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July 26th, 2006 Fiona Morgan | News Stories
 

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The attack on "net neutrality" threatens your favorite porn, politics or people-gazing website.

     
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John D. Rockefeller realized 135 years ago that the way to control the oil market was to control the transport of oil. So in 1871, he colluded with the railroad industry to form a cartel called the South Improvement Company.

Under their plan, the rate to ship oil would double, and Rockefeller's Standard Oil Company would get rebates for every gallon of oil shipped, even those shipped by its competitors. South would also collect information on the destinations, costs and dates of competitors' oil shipments.

Once word leaked, independent oil producers revolted and managed to stop South before it shipped a single gallon. But to a great extent, the damage had been done. Rockefeller offered to buy out his competitors, showing them his books so they'd know what they were up against. They had a choice: Sell out now, or be run into the ground. Standard Oil went on to control the production of oil throughout the United States until the Supreme Court broke it up in 1911.

What does a 19th-century oil monopolist have to do with the modern-day Internet world of ones and zeroes? Well, we all know how nicely things work out when oil men are in charge.

But the real key is the railroad—the transport route, the superhighway. It's more than a stale metaphor for talking about the abstract technicalities of the Internet. The way valuable goods are delivered—be they gallons of oil or binary packets—hasn't changed much.

When the invention of radio and telephones spurred Congress to regulate communications, legislators used transportation law as a model—with the airwaves treated like public space over which information travels.

Now, as Congress votes on its first major telecommunications bills since 1996, telecom and cable companies are seeking preferred status for Internet content providers willing to pay for fast downloads, with slower service for everyone else—an Information Super-Tollway, if you will.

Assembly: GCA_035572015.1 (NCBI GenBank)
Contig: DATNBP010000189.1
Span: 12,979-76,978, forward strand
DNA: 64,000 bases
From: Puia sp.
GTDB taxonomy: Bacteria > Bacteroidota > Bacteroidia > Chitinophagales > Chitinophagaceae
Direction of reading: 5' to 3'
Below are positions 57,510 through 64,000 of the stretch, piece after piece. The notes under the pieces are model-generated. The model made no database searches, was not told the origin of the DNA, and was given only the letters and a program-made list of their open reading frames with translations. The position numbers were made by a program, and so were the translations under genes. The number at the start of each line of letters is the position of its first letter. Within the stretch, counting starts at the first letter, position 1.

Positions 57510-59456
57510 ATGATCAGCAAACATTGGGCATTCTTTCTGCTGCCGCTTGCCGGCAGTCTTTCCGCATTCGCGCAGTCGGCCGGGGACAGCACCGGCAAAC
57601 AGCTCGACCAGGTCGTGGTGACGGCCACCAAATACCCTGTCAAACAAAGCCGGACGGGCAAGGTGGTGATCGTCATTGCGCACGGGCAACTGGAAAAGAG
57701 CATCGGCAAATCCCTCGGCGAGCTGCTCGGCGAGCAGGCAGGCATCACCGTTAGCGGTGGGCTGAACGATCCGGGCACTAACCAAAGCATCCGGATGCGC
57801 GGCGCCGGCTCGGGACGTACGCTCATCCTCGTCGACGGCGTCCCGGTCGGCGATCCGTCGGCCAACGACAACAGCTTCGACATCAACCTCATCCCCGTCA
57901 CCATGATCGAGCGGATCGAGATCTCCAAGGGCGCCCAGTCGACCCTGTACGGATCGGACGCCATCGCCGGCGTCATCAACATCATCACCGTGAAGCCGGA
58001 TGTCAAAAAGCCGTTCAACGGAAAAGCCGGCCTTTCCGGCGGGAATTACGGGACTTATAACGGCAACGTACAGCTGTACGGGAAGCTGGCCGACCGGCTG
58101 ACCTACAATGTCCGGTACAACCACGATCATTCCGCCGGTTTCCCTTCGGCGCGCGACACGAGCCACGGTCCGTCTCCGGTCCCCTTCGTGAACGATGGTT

By now, you've probably heard about the issue of "network neutrality." The term doesn't tell you much. (And it's not much of a rallying cry—as Arianna Huffington recently observed on her blog, HuffingtonPost.com: "Why are the bad guys so much better at naming things? Especially legislation.") A term like "Internet equality" might be more evocative in the political arena and would make the same point better: that all content should be treated as equal regardless of its source. In other words, that all Internet companies continue to get charged the same rate per byte of info they're transmitting, rather than higher rates for faster access. That's been the protocol since the Internet was created.

But the telcos want to create a tiered system that would leave them free to price the market well out of reach for your favorite website, be it porn or politics, forcing that site off the super-Tollway and into the Internet equivalent of I-5 at rush hour.

When cable companies got into the business of broadband, the FCC ruled that the net-neutrality protocols in place since the Internet's creation didn't apply to them, says Craig Aaron, a spokesman for the net-neutrality coalition SavetheInternet.com.

After the Supreme Court last year upheld that FCC conclusion, phone companies sought similar treatment, and Aaron says they stand to get it in August.

All that's stopped cable, and all that would stop the phone companies, from creating different tiers for better access is the technology and the desire to "be on their best behavior" until Congress completes that first overhaul of telecommunications law in a decade, Aaron says.

"Once the genie is out of the bottle," he says, "you can't put it back."

The last Telecom Act, in 1996, deregulated the communications industry, bringing about widespread media consolidation. It opened the door for Clear Channel's acquisition of hundreds of radio stations. It allowed phone and cable companies to consume one another ravenously, undoing many decades' worth of antitrust measures. From a public-interest point of view, the law has been a disaster. It's also out of date: The Internet is mentioned fewer than a dozen times.